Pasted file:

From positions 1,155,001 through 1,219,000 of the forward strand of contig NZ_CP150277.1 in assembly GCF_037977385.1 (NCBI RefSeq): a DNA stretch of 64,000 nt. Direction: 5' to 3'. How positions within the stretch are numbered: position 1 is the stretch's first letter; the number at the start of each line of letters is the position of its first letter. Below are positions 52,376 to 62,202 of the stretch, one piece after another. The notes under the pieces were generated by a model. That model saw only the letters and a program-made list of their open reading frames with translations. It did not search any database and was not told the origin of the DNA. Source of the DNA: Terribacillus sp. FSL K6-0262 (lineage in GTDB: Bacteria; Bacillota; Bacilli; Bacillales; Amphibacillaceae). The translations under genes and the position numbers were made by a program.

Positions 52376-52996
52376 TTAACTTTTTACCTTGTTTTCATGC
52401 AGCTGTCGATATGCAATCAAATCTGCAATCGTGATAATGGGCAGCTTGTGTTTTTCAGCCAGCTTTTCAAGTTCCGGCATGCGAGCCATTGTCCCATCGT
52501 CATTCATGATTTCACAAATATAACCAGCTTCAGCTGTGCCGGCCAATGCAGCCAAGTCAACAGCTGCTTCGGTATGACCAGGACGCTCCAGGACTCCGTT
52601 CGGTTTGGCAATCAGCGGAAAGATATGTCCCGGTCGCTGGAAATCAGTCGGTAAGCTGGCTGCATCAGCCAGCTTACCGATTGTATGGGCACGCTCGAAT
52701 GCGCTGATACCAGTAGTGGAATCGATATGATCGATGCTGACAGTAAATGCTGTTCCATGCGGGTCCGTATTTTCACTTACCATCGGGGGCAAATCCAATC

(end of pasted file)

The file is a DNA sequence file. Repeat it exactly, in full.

From positions 1,155,001 through 1,219,000 of the forward strand of contig NZ_CP150277.1 in assembly GCF_037977385.1 (NCBI RefSeq): a DNA stretch of 64,000 nt. Direction: 5' to 3'. How positions within the stretch are numbered: position 1 is the stretch's first letter; the number at the start of each line of letters is the position of its first letter. Below are positions 52,376 to 62,202 of the stretch, one piece after another. The notes under the pieces were generated by a model. That model saw only the letters and a program-made list of their open reading frames with translations. It did not search any database and was not told the origin of the DNA. Source of the DNA: Terribacillus sp. FSL K6-0262 (lineage in GTDB: Bacteria; Bacillota; Bacilli; Bacillales; Amphibacillaceae). The translations under genes and the position numbers were made by a program.

Positions 52376-52996
52376 TTAACTTTTTACCTTGTTTTCATGC
52401 AGCTGTCGATATGCAATCAAATCTGCAATCGTGATAATGGGCAGCTTGTGTTTTTCAGCCAGCTTTTCAAGTTCCGGCATGCGAGCCATTGTCCCATCGT
52501 CATTCATGATTTCACAAATATAACCAGCTTCAGCTGTGCCGGCCAATGCAGCCAAGTCAACAGCTGCTTCGGTATGACCAGGACGCTCCAGGACTCCGTT
52601 CGGTTTGGCAATCAGCGGAAAGATATGTCCCGGTCGCTGGAAATCAGTCGGTAAGCTGGCTGCATCAGCCAGCTTACCGATTGTATGGGCACGCTCGAAT
52701 GCGCTGATACCAGTAGTGGAATCGATATGATCGATGCTGACAGTAAATGCTGTTCCATGCGGGTCCGTATTTTCACTTACCATCGGGGGCAAATCCAATC